There are several varieties of inks available for large format printing. Each type has its own features and purpose. To get the most of your large format printing materials, understanding the different types of inks is important.
These are pigment inks that contain dyes. They enable printing on different types of uncoated vinyls (used to create vehicle graphics, banners, billboards, adhesive decals). Solvent inks are oil- based solutions that are resistant to fading, UV rays and water for at least 5 to 7 years. This quality makes them ideal for outdoor banners. Solvent inks are also comparatively inexpensive.
Hard solvent ink provides a greater durability than mild or eco-solvent inks. However, it contains high levels of VOCs (volatile organic compounds) and requires specialized venting at the printing stage. Solvent inks also take a long time to dry.
Eco-solvent inks are made from refined mineral oil. They have gained popularity in recent times for their low cost, durability, colour quality and lack of toxic fumes. It doesn’t require special ventilation like solvent inks. However, it does require a longer time to dry compared to hard solvent ink. Also, the durability is not as strong as solvent inks. They can be removed with glass cleaners and alcohol. Eco-solvent inks are ideal for trade show graphics, Point of Sale (POS) and Point of Purchase (POP) banners, vinyls, wall graphics and fabrics with inkjet receptive coating.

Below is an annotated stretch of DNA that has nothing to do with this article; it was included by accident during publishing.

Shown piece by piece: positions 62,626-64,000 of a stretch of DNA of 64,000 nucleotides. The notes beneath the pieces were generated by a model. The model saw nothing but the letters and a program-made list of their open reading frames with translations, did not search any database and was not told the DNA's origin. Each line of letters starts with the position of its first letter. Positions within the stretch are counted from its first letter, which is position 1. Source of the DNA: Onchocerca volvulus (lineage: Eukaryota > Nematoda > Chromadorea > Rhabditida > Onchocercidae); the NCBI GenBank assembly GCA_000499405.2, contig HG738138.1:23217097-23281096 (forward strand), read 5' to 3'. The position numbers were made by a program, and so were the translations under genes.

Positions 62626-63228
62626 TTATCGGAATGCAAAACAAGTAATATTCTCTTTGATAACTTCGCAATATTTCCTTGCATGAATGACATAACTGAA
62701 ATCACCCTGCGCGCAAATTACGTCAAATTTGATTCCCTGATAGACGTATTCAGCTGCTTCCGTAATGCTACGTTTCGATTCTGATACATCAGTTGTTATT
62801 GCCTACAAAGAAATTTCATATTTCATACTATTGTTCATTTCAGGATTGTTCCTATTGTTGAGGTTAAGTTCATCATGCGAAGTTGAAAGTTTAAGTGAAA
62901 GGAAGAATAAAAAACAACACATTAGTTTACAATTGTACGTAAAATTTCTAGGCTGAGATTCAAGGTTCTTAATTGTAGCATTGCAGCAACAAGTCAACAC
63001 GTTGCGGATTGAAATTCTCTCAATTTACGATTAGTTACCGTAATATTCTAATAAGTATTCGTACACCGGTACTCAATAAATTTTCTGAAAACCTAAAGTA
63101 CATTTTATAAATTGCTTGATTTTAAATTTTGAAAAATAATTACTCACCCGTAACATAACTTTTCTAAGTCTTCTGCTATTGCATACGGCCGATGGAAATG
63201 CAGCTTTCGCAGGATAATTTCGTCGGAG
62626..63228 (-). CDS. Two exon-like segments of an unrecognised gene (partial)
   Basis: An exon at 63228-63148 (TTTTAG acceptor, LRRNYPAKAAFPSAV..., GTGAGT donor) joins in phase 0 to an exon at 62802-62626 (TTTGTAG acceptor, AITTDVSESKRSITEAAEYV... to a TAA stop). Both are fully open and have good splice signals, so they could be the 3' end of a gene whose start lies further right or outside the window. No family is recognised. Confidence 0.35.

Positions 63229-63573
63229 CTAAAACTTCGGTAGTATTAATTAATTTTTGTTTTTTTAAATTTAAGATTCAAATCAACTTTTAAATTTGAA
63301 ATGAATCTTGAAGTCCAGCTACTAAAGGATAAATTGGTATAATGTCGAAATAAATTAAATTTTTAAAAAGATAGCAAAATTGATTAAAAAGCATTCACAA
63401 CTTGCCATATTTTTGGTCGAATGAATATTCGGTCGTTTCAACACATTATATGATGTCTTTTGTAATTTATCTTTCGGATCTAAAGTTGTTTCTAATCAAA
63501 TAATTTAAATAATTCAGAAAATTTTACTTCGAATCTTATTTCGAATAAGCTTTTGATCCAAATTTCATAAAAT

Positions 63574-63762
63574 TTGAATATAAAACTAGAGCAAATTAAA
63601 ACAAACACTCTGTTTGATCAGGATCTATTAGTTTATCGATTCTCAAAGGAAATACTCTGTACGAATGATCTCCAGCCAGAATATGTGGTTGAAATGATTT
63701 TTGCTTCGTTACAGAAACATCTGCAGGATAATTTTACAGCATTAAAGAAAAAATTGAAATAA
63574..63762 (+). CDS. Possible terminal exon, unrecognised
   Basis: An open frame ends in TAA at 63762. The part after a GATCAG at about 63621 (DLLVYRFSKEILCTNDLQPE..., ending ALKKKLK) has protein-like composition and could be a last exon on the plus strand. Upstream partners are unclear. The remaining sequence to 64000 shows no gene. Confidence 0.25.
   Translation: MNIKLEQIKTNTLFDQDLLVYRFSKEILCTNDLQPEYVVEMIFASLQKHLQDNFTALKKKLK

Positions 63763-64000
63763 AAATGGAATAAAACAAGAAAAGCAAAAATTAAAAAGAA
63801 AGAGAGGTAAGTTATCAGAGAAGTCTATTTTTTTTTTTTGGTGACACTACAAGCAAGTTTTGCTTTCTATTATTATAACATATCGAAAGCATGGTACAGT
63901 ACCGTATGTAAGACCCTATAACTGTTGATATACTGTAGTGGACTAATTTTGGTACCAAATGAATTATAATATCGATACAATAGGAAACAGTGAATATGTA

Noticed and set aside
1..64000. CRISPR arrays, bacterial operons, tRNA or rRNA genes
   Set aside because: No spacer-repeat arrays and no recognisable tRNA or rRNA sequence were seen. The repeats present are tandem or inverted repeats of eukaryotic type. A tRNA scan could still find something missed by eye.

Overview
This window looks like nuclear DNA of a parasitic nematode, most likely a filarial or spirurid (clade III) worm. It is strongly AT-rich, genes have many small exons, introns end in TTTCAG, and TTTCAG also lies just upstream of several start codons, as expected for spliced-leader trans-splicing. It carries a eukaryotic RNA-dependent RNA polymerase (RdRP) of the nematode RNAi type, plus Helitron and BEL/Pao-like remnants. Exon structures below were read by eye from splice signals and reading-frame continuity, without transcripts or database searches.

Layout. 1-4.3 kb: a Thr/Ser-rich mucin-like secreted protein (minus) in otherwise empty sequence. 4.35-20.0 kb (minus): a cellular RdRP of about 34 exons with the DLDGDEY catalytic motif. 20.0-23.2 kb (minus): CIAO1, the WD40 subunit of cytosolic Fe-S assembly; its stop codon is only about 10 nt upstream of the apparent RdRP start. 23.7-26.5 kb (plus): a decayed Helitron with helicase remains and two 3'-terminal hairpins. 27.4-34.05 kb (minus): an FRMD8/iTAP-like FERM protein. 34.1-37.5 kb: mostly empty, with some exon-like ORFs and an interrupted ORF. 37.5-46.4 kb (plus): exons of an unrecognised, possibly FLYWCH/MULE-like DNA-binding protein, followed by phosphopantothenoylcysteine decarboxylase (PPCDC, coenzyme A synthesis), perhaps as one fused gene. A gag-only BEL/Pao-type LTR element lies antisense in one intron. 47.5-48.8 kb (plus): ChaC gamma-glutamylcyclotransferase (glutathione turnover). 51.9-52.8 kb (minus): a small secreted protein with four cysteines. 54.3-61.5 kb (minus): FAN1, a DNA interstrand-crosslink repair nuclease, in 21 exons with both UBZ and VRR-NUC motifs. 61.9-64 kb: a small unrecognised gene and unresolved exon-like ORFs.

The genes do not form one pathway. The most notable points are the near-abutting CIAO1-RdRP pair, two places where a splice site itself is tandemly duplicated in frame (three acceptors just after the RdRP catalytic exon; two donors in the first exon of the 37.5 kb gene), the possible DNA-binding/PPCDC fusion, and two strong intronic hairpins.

These inks are generally water-based. Produced by a process called dye sublimation, aqueous inks are the most common type of inks used for large format printing. They come in two varieties – Dye and UV. Aqueous dye ink enables detailed, smooth images as the process involves very small dots of colourants. However, dye ink is not resistant to water and UV light. It’s suitable for short term pop up displays and roller stands for indoors. It can even fade if exposed to strong fluorescent bulbs, so take care when choosing when to implement it.
Aqueous UV ink is UV light resistant, so it doesn’t fade easily. The colourant particles are not as small as the dye ink but it still delivers high-quality images. Also, the texture of the ink is rough. When light falls on the surface of the image, the light is scattered, leading to a muted colour appearance. It can be used to print window banners, POS/POP displays, trade show banners and indoor signage.
Aqueous inks are expensive compared to the other types of inks. The printing mediums for aqueous inks require lamination or inkjet-receptive coating.
UV Curable Inks
After the printing is done, UV curable inks are exposed to UV radiation (LED light or mercury arc lamp) which then breaks the ink into liquid first, and then transforms it into a solid film on the substrate. Although the ink is exotic and expensive, the amount of ink required for the printing job is less. They dry out very fast. UV curable inks are perfect for printing on vinyl, glass, wood, and metal. However, some of these substrates may require a coating of primer so that the ink adheres properly.
They are the latest water-based pigmented inks. There are no VOCs and the printed materials can be immediately laminated once out from the printer. They are used on polyester, vinyl, paper and fabrics. They produce durable prints that can last for up to 3 years. However, latex inks require pre and post print heater and consume higher energy than other inkjets.
Consider what you want to achieve with your printed materials rather than only focusing on your budget. When you know about each of the ink types, you can make a more informed decision.